(Reuters) – United Technologies Corp posted a higher-than-expected quarterly profit and raised its full-year earnings forecast on Tuesday, boosted by robust demand for aircraft parts at one of the manufacturers better placed to ride out the fallout of the Boeing 737 MAX groundings.
FILE PHOTO: United Technologies logo is displayed on a screen at the post where it’s stock is traded on the floor of the New York Stock Exchange (NYSE) in New York, U.S., September 5, 2017. REUTERS/Brendan McDermid
Shares rose as much as 4 percent to $142.25, after the company said the acquisition of aero parts maker Rockwell Collins had helped to cushion the impact from Boeing’s reduction of production rates for its best-selling jet.
UTC also said it was on track to separate into three companies in the first half of 2020, leaving it focused on its aerospace units through Collins Aerospace and the Pratt & Whitney engines business.
“The worry heading into the print was that the company would take its eye off the ball given the complexity of planning the three-way spin and Collins integration. All those moving parts look to be on track,” said Deane Dray, an analyst with RBC Capital Markets.
UTC, which also makes Otis elevators and Carrier air conditioners, raised the mid-point of its 2019 adjusted earnings per share forecast by increasing the lower end by 10 cents to $7.80, while keeping the upper end unchanged at $8.
The outlook includes an up to 10 cents per share impact from the groundings of the 737 MAX, assuming production remained at 42 aircraft per month for the rest of the year, Chief Financial Officer Akhil Johri said.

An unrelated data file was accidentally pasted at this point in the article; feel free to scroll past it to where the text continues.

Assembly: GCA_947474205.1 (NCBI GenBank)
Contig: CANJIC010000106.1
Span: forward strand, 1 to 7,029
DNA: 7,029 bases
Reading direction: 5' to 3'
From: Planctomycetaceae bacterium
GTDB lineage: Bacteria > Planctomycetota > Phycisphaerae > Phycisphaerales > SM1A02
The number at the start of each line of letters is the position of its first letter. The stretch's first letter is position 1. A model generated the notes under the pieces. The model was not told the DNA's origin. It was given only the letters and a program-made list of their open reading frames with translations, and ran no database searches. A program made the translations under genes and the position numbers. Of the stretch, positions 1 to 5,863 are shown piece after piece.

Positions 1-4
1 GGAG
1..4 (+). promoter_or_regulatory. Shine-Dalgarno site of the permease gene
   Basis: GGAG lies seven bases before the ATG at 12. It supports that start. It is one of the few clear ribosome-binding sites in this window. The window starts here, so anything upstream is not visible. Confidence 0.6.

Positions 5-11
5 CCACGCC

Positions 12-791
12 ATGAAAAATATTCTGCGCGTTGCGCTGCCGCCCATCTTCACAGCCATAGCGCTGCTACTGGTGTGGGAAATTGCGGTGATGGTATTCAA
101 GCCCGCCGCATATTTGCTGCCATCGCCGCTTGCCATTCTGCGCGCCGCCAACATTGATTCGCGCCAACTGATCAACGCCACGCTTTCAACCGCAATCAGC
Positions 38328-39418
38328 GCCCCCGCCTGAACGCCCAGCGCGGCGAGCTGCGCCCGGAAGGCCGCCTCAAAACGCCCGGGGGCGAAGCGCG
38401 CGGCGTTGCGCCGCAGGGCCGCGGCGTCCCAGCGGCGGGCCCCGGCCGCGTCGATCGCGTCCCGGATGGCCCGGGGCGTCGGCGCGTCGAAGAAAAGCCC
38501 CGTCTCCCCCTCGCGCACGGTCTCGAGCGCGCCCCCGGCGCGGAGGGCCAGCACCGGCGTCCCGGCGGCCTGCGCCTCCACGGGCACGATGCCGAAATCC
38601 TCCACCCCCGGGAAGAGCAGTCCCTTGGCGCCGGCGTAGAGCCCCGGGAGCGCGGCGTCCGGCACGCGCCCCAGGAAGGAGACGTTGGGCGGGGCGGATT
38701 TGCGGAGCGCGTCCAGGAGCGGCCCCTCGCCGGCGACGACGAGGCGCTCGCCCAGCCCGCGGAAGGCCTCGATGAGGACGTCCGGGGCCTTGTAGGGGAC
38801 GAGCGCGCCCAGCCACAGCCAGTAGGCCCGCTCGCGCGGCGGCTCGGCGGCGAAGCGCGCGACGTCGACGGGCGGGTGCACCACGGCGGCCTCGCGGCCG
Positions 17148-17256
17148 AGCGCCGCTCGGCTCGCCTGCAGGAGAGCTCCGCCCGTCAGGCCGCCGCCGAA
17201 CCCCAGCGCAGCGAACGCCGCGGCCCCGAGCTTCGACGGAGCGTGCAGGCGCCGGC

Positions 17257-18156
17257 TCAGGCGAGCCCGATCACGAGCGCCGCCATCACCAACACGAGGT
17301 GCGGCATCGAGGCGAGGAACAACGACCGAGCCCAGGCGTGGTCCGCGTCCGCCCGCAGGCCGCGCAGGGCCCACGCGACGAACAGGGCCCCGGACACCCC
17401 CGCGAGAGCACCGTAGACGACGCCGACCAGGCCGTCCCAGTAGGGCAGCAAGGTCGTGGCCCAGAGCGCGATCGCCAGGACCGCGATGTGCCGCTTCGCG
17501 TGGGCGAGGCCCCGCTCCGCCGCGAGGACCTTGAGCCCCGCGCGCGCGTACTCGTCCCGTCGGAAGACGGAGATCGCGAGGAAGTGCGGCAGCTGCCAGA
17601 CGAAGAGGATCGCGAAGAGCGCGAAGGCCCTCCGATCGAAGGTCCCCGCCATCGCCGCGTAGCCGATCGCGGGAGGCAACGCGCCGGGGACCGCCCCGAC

“Hopefully, it would be less than that. But that’s what the 10 cents is made up of,” Johri said.
UTC, whose Pratt & Whitney geared turbofan engines power Airbus SE’s A320 jets, said sales in the unit that houses Rockwell Collins surged about 71 percent to $6.51 billion in the first quarter, as a growing fleet of aircraft lifted demand for spare parts.
“We made significant progress this quarter on the integration of Rockwell Collins,” Chief Executive Officer Gregory Hayes said.
On an adjusted basis, UTC earned $1.91 per share in the three months ended March 31, beating analysts’ average estimate of $1.71, according to IBES data from Refinitiv.
The company said net sales rose 20.5 percent to $18.37 billion, above estimates of $17.99 billion.
Since the 737 Max groundings on March 10, UTC shares have gained 10 percent, compared with a marginal decline in the broader S&P 500 Aerospace and Defense index.
Reporting by Ankit Ajmera in Bengaluru; Editing by Shounak Dasgupta and Sriraj Kalluvila